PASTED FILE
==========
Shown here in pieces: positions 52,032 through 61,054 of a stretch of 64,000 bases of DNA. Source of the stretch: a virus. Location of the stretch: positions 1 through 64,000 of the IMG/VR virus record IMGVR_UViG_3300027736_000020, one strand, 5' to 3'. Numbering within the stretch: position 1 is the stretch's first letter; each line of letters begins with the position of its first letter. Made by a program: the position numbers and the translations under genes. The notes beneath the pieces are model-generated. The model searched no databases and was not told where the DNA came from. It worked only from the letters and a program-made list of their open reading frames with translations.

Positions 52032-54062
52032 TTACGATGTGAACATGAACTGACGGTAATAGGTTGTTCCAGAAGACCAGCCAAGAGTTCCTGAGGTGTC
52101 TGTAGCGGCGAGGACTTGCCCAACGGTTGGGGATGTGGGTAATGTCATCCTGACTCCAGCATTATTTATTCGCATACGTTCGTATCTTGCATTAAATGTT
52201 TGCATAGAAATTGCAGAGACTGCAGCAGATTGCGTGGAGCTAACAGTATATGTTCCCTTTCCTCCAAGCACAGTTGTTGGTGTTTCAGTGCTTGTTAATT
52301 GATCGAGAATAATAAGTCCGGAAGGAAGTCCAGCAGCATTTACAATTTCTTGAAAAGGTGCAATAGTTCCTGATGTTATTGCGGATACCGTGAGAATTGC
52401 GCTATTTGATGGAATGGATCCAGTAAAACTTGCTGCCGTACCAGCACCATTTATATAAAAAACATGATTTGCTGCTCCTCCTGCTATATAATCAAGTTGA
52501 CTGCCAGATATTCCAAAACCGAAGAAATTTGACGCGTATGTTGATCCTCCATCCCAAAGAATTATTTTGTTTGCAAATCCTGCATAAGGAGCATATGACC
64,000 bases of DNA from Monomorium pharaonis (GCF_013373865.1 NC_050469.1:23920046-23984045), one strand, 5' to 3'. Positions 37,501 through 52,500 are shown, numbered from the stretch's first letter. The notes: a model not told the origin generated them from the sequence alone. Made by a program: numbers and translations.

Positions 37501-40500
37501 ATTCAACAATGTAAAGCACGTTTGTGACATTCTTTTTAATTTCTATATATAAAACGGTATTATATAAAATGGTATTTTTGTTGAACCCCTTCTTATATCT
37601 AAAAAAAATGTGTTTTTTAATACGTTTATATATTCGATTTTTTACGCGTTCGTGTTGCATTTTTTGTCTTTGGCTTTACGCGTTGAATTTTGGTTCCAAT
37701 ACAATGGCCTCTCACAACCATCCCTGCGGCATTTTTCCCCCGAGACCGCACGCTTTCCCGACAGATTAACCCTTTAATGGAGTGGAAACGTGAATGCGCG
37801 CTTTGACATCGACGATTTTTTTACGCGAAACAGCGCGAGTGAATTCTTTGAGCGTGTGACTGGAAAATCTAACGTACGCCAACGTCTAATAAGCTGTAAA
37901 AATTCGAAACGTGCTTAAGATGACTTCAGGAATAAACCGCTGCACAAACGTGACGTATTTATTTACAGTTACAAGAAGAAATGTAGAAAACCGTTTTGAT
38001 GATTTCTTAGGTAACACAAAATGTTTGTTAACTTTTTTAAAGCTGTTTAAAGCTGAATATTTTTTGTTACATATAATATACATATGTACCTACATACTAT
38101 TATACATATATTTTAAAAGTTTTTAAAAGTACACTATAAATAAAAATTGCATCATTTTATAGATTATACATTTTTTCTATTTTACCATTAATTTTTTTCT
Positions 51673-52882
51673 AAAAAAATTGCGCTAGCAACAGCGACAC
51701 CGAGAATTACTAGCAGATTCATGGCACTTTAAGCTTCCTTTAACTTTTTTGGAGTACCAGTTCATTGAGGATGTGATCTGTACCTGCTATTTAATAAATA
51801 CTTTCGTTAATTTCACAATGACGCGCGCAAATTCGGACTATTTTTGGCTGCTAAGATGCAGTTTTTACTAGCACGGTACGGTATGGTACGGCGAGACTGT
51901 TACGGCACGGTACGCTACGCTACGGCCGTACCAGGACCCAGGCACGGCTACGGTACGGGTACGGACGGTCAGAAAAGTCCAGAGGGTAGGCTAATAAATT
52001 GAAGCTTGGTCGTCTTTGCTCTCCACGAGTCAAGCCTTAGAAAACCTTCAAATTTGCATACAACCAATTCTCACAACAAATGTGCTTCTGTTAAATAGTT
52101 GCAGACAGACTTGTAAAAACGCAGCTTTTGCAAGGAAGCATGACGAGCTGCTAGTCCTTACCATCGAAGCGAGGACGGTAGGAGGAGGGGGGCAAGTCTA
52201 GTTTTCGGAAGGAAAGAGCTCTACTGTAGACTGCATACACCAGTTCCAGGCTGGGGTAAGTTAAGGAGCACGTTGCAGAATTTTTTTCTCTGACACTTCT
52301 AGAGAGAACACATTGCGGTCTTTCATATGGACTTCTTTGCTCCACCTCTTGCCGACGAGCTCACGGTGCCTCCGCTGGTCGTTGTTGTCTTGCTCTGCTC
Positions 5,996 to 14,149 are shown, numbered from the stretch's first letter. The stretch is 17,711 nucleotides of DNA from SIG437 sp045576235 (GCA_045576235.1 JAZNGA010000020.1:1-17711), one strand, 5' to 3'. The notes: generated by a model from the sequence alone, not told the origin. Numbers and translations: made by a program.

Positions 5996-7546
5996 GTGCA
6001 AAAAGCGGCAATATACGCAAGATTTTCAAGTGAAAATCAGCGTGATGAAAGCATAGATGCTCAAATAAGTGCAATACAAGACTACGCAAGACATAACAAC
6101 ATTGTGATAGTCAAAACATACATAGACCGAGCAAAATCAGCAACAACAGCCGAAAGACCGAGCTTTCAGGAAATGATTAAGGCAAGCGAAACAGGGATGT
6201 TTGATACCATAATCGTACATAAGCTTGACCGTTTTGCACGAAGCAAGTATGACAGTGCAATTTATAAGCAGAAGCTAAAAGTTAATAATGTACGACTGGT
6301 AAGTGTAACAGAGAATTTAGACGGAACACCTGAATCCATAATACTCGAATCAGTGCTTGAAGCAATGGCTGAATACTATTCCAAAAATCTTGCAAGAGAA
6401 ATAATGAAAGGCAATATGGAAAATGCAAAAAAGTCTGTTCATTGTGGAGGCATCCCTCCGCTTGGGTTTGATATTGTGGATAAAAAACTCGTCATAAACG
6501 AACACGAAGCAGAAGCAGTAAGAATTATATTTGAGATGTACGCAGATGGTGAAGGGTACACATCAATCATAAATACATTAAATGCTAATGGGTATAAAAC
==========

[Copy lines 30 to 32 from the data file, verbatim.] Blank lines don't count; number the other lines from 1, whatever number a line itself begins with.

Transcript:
6001 AAAAGCGGCAATATACGCAAGATTTTCAAGTGAAAATCAGCGTGATGAAAGCATAGATGCTCAAATAAGTGCAATACAAGACTACGCAAGACATAACAAC
6101 ATTGTGATAGTCAAAACATACATAGACCGAGCAAAATCAGCAACAACAGCCGAAAGACCGAGCTTTCAGGAAATGATTAAGGCAAGCGAAACAGGGATGT
6201 TTGATACCATAATCGTACATAAGCTTGACCGTTTTGCACGAAGCAAGTATGACAGTGCAATTTATAAGCAGAAGCTAAAAGTTAATAATGTACGACTGGT